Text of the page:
So how does
it all work?
The Power Tank runs on CO2. Yup, that
same stuff you're exhaling right now as you read this. But you can't
just blow into your tires and have them inflate like a balloon,
right? Of course not! The difference is that the Power Tank runs
on liquid CO2. Liquid CO2
is what is used for soda fountains to add that wonderful fizz. Unlike
it provides tremendous pressure.
fill the Power Tank, you will need to find someone who specializes
in the CO2 business, like a fire extinguisher
shop, welding supply house, or (in our case) a beverage CO2
supplier. We take our tank in, they pop the regulator off, empty
any remaining CO2, weigh the tank, and then
add 10 pounds of CO2. We're in and out in
just a few minutes and they only charge us five bucks! I think our
supplier is a bit on the cheap side. You may find it more expensive
in your area.
there, the rest is pure science. But don't get too discouraged,
as this is pretty easy to understand and we won't be grading you
later. The liquid CO2 evaporates inside
the tank and builds up pressure. The gas goes to the top of the
tank and as you release the gas, more CO2
is allowed to evaporate. So what you have is a constant turn-over
of liquid to gas within the cylinder. When the gas reaches 500-900psi,
it stops evaporating until more gas is released from the tank. Our
tank pressure usually hovers around 500-600psi. The evaporation
process allows a constant supply of gas until the tank runs out,
which means your last bit of air has about the same pressure as
What's so great
about using CO2 is that A PT-10 POWER TANK
is less than half the size of a 5 gallon air tank yet it will hold
as much as 20 times the energy of a similar tank using ambient air.
A 5-gallon air tank pressurized to 125 psi will only air up two
33x12.5" truck tires from 10 to 20 psi.
inside won't freeze up on you, the regulator and coupler will
get chilled and ice over. Be careful when you touch it!
As far as safety
is concerned, the 6061-T6 aluminum cylinder is rated for 1800 psi
with a maximum pressure rating of 3000+ psi. At 3000psi, there is
a built-in pop-off valve which will automatically relieve the pressure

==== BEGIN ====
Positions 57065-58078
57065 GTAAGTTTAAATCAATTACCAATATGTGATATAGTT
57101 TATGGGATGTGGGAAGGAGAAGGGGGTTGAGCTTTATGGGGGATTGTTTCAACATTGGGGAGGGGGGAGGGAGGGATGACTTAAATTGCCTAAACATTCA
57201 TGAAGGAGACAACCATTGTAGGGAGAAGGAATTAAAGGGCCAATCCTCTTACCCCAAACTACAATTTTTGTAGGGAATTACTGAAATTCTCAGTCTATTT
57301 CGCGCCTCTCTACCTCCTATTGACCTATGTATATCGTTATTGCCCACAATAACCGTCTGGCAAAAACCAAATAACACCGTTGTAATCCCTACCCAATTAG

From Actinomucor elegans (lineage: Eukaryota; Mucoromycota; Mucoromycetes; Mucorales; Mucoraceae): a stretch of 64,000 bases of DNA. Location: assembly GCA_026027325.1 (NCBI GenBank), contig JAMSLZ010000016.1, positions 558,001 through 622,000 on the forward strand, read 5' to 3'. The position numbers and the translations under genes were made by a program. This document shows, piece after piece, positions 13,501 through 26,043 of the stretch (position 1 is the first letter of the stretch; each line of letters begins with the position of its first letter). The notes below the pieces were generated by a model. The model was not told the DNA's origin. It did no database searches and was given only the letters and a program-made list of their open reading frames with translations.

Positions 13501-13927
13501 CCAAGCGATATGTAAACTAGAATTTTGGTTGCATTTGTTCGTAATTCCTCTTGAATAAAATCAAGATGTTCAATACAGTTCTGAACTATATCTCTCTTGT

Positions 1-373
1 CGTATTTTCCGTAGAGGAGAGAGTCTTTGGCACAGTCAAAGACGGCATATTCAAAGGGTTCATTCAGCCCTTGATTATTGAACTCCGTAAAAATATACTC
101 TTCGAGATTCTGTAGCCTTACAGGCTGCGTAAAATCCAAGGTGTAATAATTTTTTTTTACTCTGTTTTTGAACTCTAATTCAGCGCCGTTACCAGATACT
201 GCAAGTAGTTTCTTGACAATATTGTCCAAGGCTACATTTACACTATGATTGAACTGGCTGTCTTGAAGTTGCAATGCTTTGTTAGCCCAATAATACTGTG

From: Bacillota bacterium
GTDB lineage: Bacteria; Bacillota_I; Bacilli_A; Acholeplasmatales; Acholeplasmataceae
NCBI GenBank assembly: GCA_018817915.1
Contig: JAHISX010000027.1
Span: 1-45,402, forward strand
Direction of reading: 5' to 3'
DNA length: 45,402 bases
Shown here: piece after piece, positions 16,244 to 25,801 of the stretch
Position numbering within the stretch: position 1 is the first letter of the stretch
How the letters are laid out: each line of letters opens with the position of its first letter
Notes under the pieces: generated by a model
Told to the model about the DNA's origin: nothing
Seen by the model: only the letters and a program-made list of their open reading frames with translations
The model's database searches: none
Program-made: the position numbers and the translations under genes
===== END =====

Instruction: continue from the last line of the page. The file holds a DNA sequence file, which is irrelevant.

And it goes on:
in the tank.
To use the tank,
hook up your air hose to the coupler and turn the big black knob
on the top of the tank. This knob turns the flow of air on and off.
Usually, just a crack of the knob is all that's needed to get plenty
of pressure. The regulator takes care of the pressure going out
the hose. For airing up tires, you'll get a good feel for a pressure
that's comfortable for you. If you get the pressure too high, it's
possible that the air chuck will come flying off of the tire, so
be careful. It's a good idea to not let go any time you're filling
tires, anyway. For air tools, you will want to run over 100psi.
We usually go to around 120 or so on ours. Again, be careful to
not over-torque whatever you are working on.
Tank System (a closer look)
The Power Tank system consists mainly of the tank, the regulator,
an air hose, handle/guard, and ball-end air connector. If you want
to run air tools, you'll need to get a quick-release coupler, as
well. In order to assemble everything, you'll need some standard
wrenches, and we recommend Teflon tape to really seal up all the
Together the DuraThane Hose
The basics you'll need to get going.
A 9/16 wrench is useful for assembling the coupler.
Though the ends have thread-locker on them, we used Teflon tape
in order to ensure a good seal.
Installation of the coupler is easy.
Here is the SuperFlowTM Regulator. It
is precision-designed and is made in such a way that it won't
freeze up during extended usage, like less-expensive regulators.
The back guage shows the pressure inside the tank. The front
guage shows the working pressure. Turning the knob raises or
decreases the pressure flowing through the regulator.
The regulator attaches easily to the fitting on the top of the
Power Tank. It is removed when filling.
The included handle is quite handy. It clamps on to the top
of the Power Tank using two, large, Allen-head screws. The handle
is comfortable and also acts as a guard.
The big knob on top of the tank simply turns on and off the
flow of air to the regulator.
The completed Power Tank.
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